Chiropractors can talk all they want about how they have made progress and what not, but they are still teaching this objectively unscientific concept in the top chiropractic schools.  It’s complete insanity.

Some of the other fun classes that are in their curriculum for whatever reason include embryology, toggle (whatever that is), obstetrics/pediatrics (please don’t take your kid to a chiropractor) and cervical technique.  Cervical technique!

If you are in pain and suffering, please go see an actual medical doctor who went to a real medical school.

Cheers.

 

NFL Predictions – Week 7

Season Total – W/L 29-20, Spread 29-20, O/U 25-24

Week 1  – W/L 9-7, Spread 11-5, O/U 8-8

Week 2 – W/L 11-5, Spread 9-7, O/U 8-8

Week 3 – W/L 8-8, Spread 8-8, O/U 9-7

Week 4 – W/L 1-0, Spread 1-0, O/U 0-1

Week 5 – W/L 1-1, Spread 1-1, O/U 1-1

Week 6 – W/L 0-0, Spread 0-0, O/U 0-0

Week 7 – W/L 1-0, Spread 1-0, O/U 0-1

Denver at Cleveland

Outcome: Browns 22-20

Spread: Browns -1.5

Total:  Over 40.5

Washington at Green Bay

Outcome: Packers 28-21

Spread: Washington Football Team +8.5

Total:  Over 48

NY Jets at New England

Outcome: Patriots 22-17

Spread: Jets +7

Total:  Under 42.5

Carolina at NY Giants

Outcome: Panthers 21-20

Spread: Giants +3

Total:  Under 43

Kansas City at Tennessee

Outcome: Chiefs 31-25

Spread: Chiefs -4

Total:  Under 59

Cincinnati at Baltimore

Outcome: Ravens 28-21

Spread: Ravens -6

Total:  Over 46

Philadelphia at Las Vegas

Outcome: Raiders 28-23

Spread: Raiders -2

Total:  Over 48.5

Detroit at LA Rams

Outcome: Rams 32-19

Spread: Lions +16.5

Total:  Over 50.5

Houston at Arizona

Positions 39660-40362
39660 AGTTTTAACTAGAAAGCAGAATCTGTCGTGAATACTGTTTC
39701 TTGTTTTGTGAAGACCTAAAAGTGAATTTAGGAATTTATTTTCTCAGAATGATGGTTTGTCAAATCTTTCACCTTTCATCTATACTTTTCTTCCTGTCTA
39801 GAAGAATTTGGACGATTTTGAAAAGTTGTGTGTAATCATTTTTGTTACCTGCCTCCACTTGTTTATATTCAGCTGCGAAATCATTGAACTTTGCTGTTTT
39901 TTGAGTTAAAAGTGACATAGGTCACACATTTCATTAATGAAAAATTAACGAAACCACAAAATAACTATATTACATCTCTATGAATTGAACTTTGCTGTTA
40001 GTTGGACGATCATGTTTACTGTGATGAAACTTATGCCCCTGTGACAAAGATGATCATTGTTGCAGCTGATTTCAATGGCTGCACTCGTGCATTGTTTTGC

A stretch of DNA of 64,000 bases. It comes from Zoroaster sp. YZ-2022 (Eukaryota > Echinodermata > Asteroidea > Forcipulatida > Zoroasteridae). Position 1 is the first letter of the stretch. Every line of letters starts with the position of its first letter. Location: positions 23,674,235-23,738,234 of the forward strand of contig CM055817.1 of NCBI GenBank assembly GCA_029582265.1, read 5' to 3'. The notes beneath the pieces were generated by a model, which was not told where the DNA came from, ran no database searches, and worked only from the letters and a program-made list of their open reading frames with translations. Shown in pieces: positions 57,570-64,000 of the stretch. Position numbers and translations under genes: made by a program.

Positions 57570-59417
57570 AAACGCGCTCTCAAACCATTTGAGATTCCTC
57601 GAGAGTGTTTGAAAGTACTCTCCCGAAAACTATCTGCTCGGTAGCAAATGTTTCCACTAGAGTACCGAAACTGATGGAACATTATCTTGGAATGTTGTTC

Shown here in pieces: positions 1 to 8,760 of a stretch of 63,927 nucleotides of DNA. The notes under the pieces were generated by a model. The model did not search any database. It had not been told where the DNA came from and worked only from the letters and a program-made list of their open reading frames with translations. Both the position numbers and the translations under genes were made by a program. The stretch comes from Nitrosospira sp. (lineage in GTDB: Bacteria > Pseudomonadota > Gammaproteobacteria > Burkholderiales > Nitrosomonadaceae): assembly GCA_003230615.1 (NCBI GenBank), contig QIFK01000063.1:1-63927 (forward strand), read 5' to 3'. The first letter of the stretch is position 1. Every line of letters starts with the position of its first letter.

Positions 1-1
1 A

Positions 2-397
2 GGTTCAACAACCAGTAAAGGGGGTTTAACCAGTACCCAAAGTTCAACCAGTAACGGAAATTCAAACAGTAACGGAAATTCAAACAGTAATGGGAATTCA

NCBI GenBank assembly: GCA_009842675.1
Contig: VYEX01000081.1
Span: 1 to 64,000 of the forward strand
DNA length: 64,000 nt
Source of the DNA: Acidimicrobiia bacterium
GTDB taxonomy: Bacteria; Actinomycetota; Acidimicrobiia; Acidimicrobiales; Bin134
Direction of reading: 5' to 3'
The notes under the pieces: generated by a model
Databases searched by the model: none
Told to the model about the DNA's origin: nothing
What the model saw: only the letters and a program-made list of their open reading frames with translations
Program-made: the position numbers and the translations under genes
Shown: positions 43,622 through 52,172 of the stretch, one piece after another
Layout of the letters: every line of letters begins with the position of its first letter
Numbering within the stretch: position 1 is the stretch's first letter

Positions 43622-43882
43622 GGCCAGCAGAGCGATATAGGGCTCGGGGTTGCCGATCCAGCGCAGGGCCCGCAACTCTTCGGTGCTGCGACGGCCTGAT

Outcome: Cardinals 31-15

Spread: Texans +20

Total:  Under 47.5

Chicago at Tampa Bay

Outcome: Buccaneers 29-17

Spread: Bears +12

Total:  Under 47

Indianapolis at San Francisco

Outcome: 49ers 25-21

Spread: 49ers -3.5

Total:  Over 42

New Orleans at Seattle

Outcome: Saints 24-22

Spread: Seahawks +4.5

Total:  Over 42.5

NFL Predictions – Week 6

Season Total – W/L 29-20, Spread 29-20, O/U 25-24

Week 1  – W/L 9-7, Spread 11-5, O/U 8-8

Week 2 – W/L 11-5, Spread 9-7, O/U 8-8

Week 3 – W/L 8-8, Spread 8-8, O/U 9-7

Week 4 – W/L 1-0, Spread 1-0, O/U 0-1

Week 5 – W/L 1-1, Spread 1-1, O/U 1-1

Tampa Bay at Philadelphia

Outcome: Buccaneers 30-22

Spread: Buccaneers -7

Total:  Under 53

Miami at Jacksonville

Outcome: Dolphins 23-20

Spread: Dolphins -3

Total:  Under 47

Minnesota at Carolina

Outcome: Vikings 25-24

Spread: Panthers +2.5

Total:  Over 45.5

Green Bay at Chicago

Outcome: Packers 26-20

Spread: Packers -5.5

Total:  Over 44

Houston at Indianapolis

Outcome: Colts 26-16

Spread: Texans +11.5

Total:  Under 44.5

Cincinnati at Detroit

Outcome: Bengals 25-21

Spread: Bengals -3.5

Total:  Under 46.5

LA Rams at NY Giants

Outcome: Rams 29-20

Spread: Rams -7.5

Total:  Under 49

LA Chargers at Baltimore

Outcome: Ravens 25-23

Spread: Chargers +3

Total:  Under 51

Kansas City at Washington

Outcome: Chiefs 29-23

Spread: Washington Football Team +7

Total:  Under 54

Arizona at Cleveland

Outcome: Cardinals 25-23

Spread: Cardinals +3.5

Total:  Under 48

Las Vegas at Denver

Outcome: Broncos 25-21